I forgot to ask permission

I've spent the last 12 hours or so trying to get an interactive form for TOY STORY submissions going, and almost had it yesterday shortly after I began, using work that I and our sys_admin had cobbled together from web-downloaded parts and pieces of perl and cgi back in June. I had forgotten the most important aspect of the script that finally worked: the fact Dru had adjusted the cgi so that it actually worked... Imagine my chagrin when I stupidly overwrote it and it stopped working, just like that. And, doubly stupid, with no backup.

I launched into a new script which Dru had recommended as being better than the first and, after many many many many many many many many false starts and failed attempts I remembered to think about setting PERMISSIONS. Once I remembered the importance of that, and with some help from a new tutorial I found online at widexl.com, and a quick study of the best way to set permissions in Dreamweaver, we were up and working. Widexl.com's Hello.cgi file was invaluable in its simplicity... they have my GRATitude!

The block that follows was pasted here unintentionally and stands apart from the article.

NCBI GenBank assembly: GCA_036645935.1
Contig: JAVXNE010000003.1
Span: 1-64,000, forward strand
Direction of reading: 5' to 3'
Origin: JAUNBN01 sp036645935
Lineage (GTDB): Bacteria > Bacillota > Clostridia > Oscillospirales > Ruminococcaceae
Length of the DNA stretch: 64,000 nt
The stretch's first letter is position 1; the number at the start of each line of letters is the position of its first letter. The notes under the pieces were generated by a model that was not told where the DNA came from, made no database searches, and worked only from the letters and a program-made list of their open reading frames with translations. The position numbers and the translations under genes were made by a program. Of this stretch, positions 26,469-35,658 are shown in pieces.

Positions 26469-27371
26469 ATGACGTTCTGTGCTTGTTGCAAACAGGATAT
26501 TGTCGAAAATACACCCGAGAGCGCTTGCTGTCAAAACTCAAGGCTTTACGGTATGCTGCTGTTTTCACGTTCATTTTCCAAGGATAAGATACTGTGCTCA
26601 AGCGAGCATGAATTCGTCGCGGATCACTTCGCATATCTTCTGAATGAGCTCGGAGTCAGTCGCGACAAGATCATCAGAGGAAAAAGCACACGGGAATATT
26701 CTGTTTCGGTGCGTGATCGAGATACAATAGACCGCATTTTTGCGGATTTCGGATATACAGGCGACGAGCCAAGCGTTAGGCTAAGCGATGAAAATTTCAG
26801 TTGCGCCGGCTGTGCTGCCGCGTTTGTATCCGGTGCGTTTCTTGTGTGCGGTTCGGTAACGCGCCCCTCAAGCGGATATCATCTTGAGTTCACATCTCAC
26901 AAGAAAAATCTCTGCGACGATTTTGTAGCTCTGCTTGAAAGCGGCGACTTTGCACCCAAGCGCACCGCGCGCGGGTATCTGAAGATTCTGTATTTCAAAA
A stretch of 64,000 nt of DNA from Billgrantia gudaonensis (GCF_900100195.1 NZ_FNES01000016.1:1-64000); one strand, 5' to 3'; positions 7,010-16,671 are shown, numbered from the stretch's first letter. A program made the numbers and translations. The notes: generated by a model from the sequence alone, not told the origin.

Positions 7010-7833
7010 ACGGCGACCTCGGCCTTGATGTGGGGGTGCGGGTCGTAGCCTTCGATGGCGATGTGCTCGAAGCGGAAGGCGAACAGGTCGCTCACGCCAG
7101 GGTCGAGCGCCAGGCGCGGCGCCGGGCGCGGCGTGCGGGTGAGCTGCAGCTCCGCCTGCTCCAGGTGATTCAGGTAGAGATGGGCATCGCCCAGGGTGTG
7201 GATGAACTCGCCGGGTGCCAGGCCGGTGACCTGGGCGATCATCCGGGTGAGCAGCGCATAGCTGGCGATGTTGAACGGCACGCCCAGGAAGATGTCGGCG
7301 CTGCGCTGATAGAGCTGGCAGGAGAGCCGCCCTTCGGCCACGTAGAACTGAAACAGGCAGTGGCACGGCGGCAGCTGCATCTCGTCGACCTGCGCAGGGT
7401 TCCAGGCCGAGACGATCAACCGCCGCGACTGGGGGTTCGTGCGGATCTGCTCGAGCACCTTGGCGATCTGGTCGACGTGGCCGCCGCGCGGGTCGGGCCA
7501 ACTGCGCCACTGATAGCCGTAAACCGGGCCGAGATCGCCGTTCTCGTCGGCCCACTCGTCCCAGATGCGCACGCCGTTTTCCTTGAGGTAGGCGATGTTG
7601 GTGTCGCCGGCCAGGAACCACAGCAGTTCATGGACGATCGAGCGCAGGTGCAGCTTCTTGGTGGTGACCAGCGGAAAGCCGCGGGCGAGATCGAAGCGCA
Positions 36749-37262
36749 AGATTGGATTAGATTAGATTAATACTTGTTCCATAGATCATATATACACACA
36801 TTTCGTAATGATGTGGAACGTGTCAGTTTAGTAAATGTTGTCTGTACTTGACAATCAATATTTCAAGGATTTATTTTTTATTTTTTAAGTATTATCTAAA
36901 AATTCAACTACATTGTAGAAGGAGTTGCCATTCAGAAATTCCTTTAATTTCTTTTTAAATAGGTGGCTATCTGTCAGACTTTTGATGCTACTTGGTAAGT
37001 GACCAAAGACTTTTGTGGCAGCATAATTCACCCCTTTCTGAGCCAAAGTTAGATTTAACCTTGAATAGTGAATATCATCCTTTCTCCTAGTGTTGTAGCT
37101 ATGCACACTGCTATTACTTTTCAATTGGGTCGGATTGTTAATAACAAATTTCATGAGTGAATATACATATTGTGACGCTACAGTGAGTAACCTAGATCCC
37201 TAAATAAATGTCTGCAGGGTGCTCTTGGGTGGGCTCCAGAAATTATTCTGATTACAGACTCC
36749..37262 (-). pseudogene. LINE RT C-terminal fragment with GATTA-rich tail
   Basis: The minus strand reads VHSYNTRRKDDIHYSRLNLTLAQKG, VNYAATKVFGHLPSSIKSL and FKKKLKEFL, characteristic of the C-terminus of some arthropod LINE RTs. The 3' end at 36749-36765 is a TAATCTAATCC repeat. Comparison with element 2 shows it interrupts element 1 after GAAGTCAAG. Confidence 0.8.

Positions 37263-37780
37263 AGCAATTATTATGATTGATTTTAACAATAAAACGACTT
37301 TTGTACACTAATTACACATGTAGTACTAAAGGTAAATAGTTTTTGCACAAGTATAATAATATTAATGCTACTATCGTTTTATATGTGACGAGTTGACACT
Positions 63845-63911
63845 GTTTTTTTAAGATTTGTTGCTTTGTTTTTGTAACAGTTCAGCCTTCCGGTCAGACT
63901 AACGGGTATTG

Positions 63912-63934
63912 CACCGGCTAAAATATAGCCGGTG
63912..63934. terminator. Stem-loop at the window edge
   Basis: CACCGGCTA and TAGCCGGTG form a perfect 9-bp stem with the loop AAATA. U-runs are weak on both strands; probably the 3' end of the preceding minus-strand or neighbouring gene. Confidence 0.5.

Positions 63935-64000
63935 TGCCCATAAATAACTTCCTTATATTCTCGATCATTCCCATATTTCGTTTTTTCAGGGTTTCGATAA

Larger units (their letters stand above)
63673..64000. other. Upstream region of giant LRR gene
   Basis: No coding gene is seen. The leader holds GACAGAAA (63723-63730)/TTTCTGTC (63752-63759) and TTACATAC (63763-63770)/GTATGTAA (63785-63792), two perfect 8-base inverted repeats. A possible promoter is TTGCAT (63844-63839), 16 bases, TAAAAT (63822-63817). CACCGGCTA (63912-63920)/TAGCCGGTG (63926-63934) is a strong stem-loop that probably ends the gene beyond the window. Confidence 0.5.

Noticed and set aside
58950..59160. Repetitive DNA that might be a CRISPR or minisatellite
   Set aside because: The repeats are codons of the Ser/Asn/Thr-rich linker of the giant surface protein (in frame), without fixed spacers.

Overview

The script is from London Perl Mongers, available free here: http://nms-cgi.sourceforge.net/scripts.shtml. Doggone great when things finally work.

Preview the form in use now by cutting and pasting the following into your browser bar: http://www.latdamuseum.org/index2.html . Now to get the thing approved! So 2 interactive things new at LATDA this week: this WEBLOG, and a STORY FORM.

And speaking of interactivity, I don't know how the word got out, but darn if there haven't been some TOY STORIES already submitted! Got a strange and profane entry from one Chuck Eames telling all about how Alex G stopped by and immediately saw the furniture possibilities in steam-bent plywood, and how Ray only wanted to create large hinged playhouses with that medium. A. Rodin also wrote in with a brief memoir of his stint in an Alsace woodcarving factory producing little reeling Balzacs on wheels, which didn't by the way sell... but Kathe Kollwitz's carvings of cuddly forest animals did. Yet today they would all be highly collectible amusements.